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Figure 2:  Preventive Actions

Proactive Actions

 

If resource performance for the cluster node is found to be consistently at the optimal performance capacity level for a period of 24 hours, then the node over-utilization event “Performance Capacity Used Threshold Breached” is generated.

 

This event notification has been a part of the Active IQ Unified Manager for several releases. As a part of the 9.8 release, a new action has been introduced as a part of the resource lifecycle management framework to limit the growth of demand in the node by introducing QoS limits on a subset of workloads. Workloads with the most performance impact and the suggested QoS limits based on historical analysis are shown on the Management Actions widget on the dashboard.

 

If the QoS policies for the selected workloads are already set and the current demand is higher than the existing limits, then Active IQ Unified Manager analysis suggests new QoS limits to apply to the workloads. The new QoS limits ensure that the performance consumption of the workloads are limited without risking over-utilization due to additional growth. If the demand on the node resource is reduced, then the QoS limits are removed or the QoS levels revert to the previous level.

 

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Figure 3:  Proactive Actions

Reactive Actions

 

In some situations, demand can rise beyond the optimal resource performance capacity due to one workload growing abnormally. In this situation, Active IQ Unified Manager generates an event that suggests remediation for a workload producing abnormally high demand that affects the performance of other workloads in the node.

 

Active IQ Unified Manager recommends setting a QoS limit on the abnormal workload so that the nodes can serve workloads with the required performance levels and maintain optimal resource performance. After the new QoS limits are set, the performance capacity allocated to the workloads stays strictly within the QoS limit so that the other workloads continue to behave and operate normally. When the demand on the node is reduced due to changes in usage patterns, the QoS limits are removed or reverted to the previous limits.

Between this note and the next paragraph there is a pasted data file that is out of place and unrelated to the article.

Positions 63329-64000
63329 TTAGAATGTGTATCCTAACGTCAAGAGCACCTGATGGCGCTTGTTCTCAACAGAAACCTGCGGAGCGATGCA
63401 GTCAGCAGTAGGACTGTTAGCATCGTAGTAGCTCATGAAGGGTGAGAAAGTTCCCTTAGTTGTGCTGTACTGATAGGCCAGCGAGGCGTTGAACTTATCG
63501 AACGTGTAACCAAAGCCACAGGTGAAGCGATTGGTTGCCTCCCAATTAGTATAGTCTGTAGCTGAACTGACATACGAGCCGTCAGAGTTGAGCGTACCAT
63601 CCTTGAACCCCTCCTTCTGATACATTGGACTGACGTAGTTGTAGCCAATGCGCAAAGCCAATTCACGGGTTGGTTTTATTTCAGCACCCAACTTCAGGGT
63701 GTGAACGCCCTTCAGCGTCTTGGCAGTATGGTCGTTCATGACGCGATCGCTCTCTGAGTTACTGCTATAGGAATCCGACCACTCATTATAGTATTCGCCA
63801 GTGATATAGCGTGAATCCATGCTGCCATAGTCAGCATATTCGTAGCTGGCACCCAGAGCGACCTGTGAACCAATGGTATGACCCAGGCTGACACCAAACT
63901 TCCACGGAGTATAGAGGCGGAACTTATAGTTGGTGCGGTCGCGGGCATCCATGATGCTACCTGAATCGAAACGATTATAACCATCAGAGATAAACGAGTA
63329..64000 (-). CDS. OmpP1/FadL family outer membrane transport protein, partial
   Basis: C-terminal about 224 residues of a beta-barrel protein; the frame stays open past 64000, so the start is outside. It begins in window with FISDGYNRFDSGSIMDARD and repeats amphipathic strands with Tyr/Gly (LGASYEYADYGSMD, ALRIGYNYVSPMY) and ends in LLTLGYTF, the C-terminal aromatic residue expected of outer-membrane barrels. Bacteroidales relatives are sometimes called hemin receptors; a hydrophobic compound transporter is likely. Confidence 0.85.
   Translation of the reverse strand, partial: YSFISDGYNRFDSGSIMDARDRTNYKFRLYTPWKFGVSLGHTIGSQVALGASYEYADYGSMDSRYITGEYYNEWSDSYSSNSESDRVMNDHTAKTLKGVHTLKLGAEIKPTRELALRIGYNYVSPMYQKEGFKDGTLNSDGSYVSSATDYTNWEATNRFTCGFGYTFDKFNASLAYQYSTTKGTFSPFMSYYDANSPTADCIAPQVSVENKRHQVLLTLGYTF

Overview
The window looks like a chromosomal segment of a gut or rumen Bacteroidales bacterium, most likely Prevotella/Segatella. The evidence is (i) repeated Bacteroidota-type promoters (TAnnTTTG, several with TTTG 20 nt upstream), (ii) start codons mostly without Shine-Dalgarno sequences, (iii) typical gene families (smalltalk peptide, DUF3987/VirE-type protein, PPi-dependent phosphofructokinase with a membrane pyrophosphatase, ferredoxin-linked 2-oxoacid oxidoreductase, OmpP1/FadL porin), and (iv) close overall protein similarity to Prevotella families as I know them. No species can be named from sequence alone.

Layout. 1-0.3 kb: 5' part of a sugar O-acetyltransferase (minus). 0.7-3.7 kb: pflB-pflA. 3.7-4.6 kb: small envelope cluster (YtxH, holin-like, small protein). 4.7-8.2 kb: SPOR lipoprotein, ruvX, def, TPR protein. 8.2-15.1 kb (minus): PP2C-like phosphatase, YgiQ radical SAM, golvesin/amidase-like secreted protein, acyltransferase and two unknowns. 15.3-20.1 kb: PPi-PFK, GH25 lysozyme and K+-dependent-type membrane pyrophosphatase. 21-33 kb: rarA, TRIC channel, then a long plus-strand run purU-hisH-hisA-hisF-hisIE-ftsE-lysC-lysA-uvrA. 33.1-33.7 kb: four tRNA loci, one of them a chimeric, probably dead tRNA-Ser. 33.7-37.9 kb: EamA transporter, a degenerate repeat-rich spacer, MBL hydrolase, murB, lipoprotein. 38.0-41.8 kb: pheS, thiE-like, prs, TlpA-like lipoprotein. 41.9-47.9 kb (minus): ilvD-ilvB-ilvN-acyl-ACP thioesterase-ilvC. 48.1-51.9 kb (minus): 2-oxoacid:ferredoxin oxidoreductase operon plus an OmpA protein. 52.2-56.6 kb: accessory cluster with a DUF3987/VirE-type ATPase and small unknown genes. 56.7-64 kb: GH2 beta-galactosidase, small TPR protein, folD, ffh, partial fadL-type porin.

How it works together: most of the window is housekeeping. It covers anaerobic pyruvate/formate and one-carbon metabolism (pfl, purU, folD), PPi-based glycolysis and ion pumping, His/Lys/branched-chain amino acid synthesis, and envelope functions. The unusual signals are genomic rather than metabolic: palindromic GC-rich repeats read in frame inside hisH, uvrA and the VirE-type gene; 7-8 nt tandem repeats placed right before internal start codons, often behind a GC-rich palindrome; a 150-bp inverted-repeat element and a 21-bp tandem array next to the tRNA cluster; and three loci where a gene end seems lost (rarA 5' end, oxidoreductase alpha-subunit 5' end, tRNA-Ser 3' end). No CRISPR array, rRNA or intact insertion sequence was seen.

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Figure 4:  Reactive Actions

There is More!

 

We hope that you now have an overall understanding of the Resource Performance Lifecycle Management feature that we have introduced in Active IQ Unified manager.

 

  • Self-Managing Storage: Part 1 – Understanding Active IQ Unified Manager LifeCycle Management
  • Self-Managing Storage: Part 2 – Understanding Storage Resource Performance LifeCycle Management
  • Self-Managing Storage: Part 3 – Understanding Workload Performance LifeCycle Management
  • Self-Managing Storage: Part 4 – Understanding Capacity LifeCycle Management
  • Self-Managing Storage: Part 5 – Understanding Security Manager LifeCycle Management

 

Keep an eye out for this blog series to get an in-depth understanding of performance, capacity, and security lifecycle management. We know that you might have questions because we can’t cover the entire topic in these short blog posts, so please contact us for more information.